Mount Rainier National Park

Mount Rainier National Park

Glacier Basin Trail at Mount Rainier is restored, rerouted

July 20, 2010, 2:08 pm

The stump held on for days, even as five workers hacked and chopped at it, and tugged on it with the help of a harness and pulley.

Finally, after a week, the stubborn old stump relinquished its grip on the soil and the workers breathed a collective sigh of relief. The trail was clear at last.

That single task took long, hard labor — but volunteers, rangers and officials at Mount Rainier National Park are used to that. For the past four years, they've been working to restore one of the park's most popular trails — wiped out by flooding in 2006, one of the most catastrophic natural events in the park's history.

This week, park officials hope to open the lower, mile-long section of the new Glacier Basin trail, improved and rerouted.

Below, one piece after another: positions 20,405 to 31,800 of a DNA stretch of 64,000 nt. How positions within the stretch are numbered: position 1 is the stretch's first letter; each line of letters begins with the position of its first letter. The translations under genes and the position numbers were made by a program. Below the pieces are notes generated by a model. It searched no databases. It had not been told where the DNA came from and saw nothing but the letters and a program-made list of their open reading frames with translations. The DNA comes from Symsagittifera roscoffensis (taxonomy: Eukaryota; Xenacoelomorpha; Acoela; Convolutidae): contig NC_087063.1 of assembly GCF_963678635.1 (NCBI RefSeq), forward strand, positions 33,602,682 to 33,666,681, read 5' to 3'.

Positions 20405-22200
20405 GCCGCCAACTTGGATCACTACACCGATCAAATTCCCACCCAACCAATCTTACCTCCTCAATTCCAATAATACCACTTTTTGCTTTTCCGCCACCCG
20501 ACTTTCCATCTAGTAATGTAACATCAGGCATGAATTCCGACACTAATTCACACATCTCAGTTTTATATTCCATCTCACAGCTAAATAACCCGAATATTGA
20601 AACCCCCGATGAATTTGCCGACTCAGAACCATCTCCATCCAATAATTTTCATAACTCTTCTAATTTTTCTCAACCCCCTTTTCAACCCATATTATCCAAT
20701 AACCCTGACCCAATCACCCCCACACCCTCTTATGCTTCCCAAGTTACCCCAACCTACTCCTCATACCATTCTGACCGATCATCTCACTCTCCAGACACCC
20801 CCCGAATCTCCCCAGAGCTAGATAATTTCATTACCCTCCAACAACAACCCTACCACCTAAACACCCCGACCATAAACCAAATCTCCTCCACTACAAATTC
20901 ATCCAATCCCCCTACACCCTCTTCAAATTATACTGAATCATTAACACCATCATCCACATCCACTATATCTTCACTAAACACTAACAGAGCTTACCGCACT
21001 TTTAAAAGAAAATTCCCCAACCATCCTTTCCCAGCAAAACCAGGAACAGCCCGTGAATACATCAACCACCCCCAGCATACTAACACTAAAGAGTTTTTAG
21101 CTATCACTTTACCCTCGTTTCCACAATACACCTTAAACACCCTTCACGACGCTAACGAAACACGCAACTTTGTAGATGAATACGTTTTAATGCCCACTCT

"It's definitely the largest trail-reconstruction project — not just from the flood — but that I've ever partaken in," said trails foreman Carl Fabiani, who has worked at the park since 1965.

Much of the original Glacier Basin trail, once a straightforward dirt path, was wiped out by about 18 inches of rain that poured down in 36 hours and raged through the White River Valley in November 2006.

The Inter Fork River overtook the trail, where it still flows. For the past four years, hikers and mountaineers have been forced to the river's side, where they scramble up loose rock fields or precariously hop from stone to log to cross the river.